While wasting time doing "research" on Pinterest the other day, I came upon this picture of a homemade travel watercolor kit made from a mint tin, and remembered I never put up any pictures of the one that I made myself. The one above is from the blog One Golden Apple, and if I had it to do over again, I'd probably make the pans in a way more similar to the way she did hers. She pressed them into the polymer clay with the end of a tube of lip balm, while I layered thin strips of PC (with much trial and error) to make mine. And then I ended up carving out notches in mine anyway so I could fit my travel brush inside. It's always the way.

I covered the outside of mine with more PC, and fancied it up with stamped PC, faux silver leaf, and a little acrylic paint antiquing. It could use another coat of clear acrylic because the leaf is flaking in places, and I may even do that someday.

Seriously, I could look at pictures of paintboxes and other art supplies all day. That's why I always end up buying tons of crap I hardly ever use. At least I do keep my small collection of vintage paintboxes out for display, so I can see the colors.

Tuesday, April 03, 2012

When Life Gives You Dandelions

Been making jelly out of wildflowers, because really, if I don't, who will? That's how I roll.
First I made dandelion jelly, because I saw a blog post on dandelion macarons, and as usual I was seduced by the lovely photography. And there was a recipe for the jelly, which seemed pretty straightforward, so what the hell.

I picked a bunch of dandelions.

I pulled off all the green stuff (the calyxes? I think so.) Mildly tedious, but I was sitting on the front porch on a beautiful spring day, so that was nice.

Then I steeped the flowers in boiling water for around 10 minutes, added sugar, lemon juice, and pectin, and let it cook down for about 700 hours, maybe a little less. Poured it into sterilized jars, and after all that ended up with 3 whole quarter pints, huzzah!

And it's not bad. It mostly tastes like lemon juice and sugar, with a certain je ne sais quoi. It's fine.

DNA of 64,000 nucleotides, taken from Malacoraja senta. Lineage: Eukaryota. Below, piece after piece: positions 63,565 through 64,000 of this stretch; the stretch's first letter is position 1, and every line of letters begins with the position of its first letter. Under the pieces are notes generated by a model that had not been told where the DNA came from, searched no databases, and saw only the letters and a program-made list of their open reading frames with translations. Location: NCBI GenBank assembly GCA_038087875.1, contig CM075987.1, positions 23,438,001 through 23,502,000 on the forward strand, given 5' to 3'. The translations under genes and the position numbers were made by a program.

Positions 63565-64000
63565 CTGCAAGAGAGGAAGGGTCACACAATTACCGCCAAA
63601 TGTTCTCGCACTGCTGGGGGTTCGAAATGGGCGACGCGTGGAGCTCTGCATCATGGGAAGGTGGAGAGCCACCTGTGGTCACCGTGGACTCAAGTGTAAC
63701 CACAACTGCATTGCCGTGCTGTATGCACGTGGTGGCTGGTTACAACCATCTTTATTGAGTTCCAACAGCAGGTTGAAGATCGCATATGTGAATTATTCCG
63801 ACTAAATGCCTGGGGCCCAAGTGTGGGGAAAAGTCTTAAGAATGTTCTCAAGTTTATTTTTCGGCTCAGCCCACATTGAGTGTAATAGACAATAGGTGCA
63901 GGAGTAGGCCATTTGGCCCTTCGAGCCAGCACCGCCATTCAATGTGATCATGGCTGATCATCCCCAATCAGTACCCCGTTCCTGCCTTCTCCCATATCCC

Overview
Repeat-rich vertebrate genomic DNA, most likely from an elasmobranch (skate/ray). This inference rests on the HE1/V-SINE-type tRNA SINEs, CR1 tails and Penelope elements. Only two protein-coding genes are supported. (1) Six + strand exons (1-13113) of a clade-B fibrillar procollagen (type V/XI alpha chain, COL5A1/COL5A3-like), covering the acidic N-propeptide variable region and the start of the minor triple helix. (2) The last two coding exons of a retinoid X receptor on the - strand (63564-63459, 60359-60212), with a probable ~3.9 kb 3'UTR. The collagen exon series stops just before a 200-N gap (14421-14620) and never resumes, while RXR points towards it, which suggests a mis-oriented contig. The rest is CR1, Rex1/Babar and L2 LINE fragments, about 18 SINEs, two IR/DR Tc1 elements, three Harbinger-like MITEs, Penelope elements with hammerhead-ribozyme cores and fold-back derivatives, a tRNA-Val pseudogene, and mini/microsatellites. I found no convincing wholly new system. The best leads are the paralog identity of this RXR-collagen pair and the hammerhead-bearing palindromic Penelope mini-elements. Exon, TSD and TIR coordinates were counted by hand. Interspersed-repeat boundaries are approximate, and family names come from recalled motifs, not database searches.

Since I had a lot of dandelions left over, I thought I'd try this recipe  for dandelion quick bread, and it wasn't bad either. Pretty much like any quick bread that doesn't have fruit or nuts or anything else more interesting in it. Toasted with the dandelion jelly it was quite acceptable, but I doubt I'd bother again. I didn't take any pictures of it, just couldn't be arsed. 

We had plenty of violets too, and they're one of my favorite flowers, even if some people think they're a weed. I don't care, I think they're beautiful, and I like violet flavored things, so again, what the hell. Picked a bunch of violets, etc, and used the same recipe I used for the dandelions.

That turned out much better, if rather faintly flavored. Your common violet just doesn't have as much scent or taste as viola odorata, which is what I understand most commercial products use. I tried growing some years ago, but they never came to anything. If I ever see any plants or seeds I'll have to try again.

I added a little creme de violette to bump up the taste a little, and 700 hours later (give or take), violet jelly! 
(I could say "Viola!" as many people seem to think "voila" is spelled, but I'll restrain myself.)

And thus, dandelion and violet jelly. A pleasant little experiment. You could try it. It's fine. (Although I did just have a rather more exciting idea of making hibiscus jelly using dried hibiscus infusion, which could be a very good thing. Or regular tea, maybe Earl Grey....)

Thursday, March 29, 2012


Some velvet ribbons I dyed today, to be used for bracelets. I like how the colors turned out, though as you can see in the fourth from the left, it's very important to keep the wet ribbons from touching. I previously made some frame-shaped slides from polymer clay and glass pearls to use on them, but I haven't taken any pictures of them yet, plus I'm still trying to decide on a closure for them. Pretty, though.